Saints Row 2 contains the same slightly disquieting mix of openworld, urban violence and gang culture as its predecessor. It begins with your character waking up in prison, having been comatose since getting blown up in the last game, lending the game the perfect pretext for a darker, revenge-oriented story as you return to Stillwater to find out how and why you were betrayed. Your character is, according to the game's producer, Greg Donovan, "a very angry young man or woman who needs to rebuild the saints, find out why he was betrayed, and reclaim Stillwater for his own." And it's a game that is, apparently, "a lot darker, a little bit more sinister."
It's set ten-to-fifteen years after events depicted in the original game, except things have moved on rather quickly in your absence. "Internally we're referring to that as comic-book time because the amount of change that the city has undergone would have been impossible in 10-15 years," explains Donovan. "But we don't really care because it makes for a better game."
The story also provides a pretext for three new gangs to arrive to fill in the power vacuum, and a new emphasis, from standing on the periphery of gang politics in the last game, to being thrust right into the centre of it this time, responsible for building up your levels of respect to help you recruit the very best homies and lieutenants. So you can kill everyone in the face as you try to rise to the top. "In Saints Row your character was adopted by the Saints, you were a passive member of the gang," explains Donovan. "In Saints Row 2 you are this angry leader of the saints - you are the one that recruits new lieutenants, you are the one giving orders, you are the one in charge."
One area that's been expanded upon is the range of character customisation. While that might seem like it's a rather trivial feature in a game that features an entire city full of mayhem, the chaps at Volition were keen to talk it up, talking about all the visual improvements they've made - by adding normal maps, and "increased granularity", for example - and the fact that you can adjust your girth, masculinity, femininity, muscularity, age and voice. "Also we use a single mesh system in this game and that means every piece of clothing that you see in the world can be worn by your player character in this game, which is something that was not possible in Saints Row," continues Donovan. "And given the fact that we have over 500 individual pieces of clothing [a bit like Ellie - Ed], when you add colour to that you have near limitless combinations of what you can make your character wear."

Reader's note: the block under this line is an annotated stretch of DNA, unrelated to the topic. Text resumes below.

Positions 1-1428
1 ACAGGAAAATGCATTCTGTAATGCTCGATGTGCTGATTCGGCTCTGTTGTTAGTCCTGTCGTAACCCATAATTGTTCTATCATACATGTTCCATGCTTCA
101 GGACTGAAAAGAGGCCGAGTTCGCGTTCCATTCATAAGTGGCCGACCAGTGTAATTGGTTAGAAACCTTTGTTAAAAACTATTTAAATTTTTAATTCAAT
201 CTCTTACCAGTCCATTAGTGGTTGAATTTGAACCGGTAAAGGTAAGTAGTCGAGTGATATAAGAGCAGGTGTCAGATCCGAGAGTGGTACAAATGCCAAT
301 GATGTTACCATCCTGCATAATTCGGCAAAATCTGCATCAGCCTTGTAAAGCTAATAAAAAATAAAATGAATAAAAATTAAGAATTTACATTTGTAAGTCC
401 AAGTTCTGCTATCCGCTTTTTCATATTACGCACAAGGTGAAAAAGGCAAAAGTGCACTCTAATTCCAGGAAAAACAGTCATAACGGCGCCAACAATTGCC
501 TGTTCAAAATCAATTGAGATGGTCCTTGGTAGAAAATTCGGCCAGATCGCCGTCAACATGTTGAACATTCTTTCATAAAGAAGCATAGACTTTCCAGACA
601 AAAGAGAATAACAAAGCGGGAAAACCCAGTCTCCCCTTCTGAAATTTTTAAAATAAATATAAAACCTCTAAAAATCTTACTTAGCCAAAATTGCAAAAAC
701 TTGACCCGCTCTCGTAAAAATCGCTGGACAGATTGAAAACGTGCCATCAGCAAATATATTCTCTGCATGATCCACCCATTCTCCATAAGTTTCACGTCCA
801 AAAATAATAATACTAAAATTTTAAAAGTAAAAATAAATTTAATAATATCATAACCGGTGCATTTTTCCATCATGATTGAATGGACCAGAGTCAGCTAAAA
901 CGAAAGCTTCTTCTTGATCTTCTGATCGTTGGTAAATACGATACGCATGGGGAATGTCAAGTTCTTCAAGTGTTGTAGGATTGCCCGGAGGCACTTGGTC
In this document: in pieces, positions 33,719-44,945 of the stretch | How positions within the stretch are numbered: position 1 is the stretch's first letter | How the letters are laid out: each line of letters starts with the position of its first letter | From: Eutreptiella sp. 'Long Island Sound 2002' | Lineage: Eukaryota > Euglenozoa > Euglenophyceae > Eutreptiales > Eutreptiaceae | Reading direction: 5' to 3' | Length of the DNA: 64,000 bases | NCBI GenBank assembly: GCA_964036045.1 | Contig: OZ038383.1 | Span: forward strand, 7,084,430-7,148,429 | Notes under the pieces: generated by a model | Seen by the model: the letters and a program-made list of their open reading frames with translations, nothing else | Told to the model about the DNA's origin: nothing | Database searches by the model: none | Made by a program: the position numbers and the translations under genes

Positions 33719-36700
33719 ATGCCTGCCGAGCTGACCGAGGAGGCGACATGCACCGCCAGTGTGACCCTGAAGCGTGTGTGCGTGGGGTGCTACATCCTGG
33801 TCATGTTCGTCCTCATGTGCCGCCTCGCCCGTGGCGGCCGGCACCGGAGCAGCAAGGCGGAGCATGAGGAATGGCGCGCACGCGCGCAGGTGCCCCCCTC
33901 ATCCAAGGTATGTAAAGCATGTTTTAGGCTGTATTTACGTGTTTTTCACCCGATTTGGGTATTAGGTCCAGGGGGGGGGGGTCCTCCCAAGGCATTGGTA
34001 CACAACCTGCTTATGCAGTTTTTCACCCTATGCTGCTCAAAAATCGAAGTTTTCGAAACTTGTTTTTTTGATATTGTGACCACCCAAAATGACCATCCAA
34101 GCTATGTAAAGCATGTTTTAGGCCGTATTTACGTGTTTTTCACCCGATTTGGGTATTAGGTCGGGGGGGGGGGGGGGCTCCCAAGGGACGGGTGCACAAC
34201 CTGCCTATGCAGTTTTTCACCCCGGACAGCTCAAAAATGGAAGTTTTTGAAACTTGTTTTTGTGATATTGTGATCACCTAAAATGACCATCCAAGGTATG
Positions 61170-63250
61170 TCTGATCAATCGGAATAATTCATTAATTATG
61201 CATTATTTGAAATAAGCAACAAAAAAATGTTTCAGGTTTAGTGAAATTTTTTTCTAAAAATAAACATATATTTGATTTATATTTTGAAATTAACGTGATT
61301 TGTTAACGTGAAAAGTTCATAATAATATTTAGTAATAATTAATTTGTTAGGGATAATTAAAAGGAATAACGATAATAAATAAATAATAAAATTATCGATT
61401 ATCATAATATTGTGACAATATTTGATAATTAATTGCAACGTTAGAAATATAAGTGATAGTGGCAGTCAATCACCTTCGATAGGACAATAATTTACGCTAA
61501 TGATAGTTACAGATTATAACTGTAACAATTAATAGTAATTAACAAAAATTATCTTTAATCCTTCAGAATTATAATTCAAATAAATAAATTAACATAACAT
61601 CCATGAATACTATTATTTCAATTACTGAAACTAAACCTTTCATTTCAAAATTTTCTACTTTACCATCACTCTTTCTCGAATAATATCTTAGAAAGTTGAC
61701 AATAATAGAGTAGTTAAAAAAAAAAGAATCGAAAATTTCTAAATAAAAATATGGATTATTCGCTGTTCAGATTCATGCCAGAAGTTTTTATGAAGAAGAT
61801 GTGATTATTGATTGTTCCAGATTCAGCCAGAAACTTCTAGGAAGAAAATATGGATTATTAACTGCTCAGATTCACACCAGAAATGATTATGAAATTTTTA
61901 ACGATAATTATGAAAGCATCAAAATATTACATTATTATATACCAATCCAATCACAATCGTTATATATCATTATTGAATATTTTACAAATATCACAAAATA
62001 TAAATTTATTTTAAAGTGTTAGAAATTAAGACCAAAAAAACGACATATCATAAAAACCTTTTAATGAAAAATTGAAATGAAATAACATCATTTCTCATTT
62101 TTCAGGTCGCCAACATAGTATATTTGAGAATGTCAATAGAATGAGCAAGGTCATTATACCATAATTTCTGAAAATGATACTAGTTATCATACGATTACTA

That's a lot of customisation, but perhaps the most impressive thing is that you'll also be able to customise your character animations. "Not only are we allowing you to customise the appearance of your characters, but also the way they emote and act in the world," says Donovan as he cycles through the various walk cycles and taunts. Those taunts include all the sort of gesticulations you might expect from, say, an angry crowd of football hooligans (wanker signs, for example, or punching the air while holding your elbow - is there an official name for that?). In any other context it would be fairly offensive stuff, but in a game in which the raison d'etre seems to be to shoot everyone in the face, it all seems fairly mild.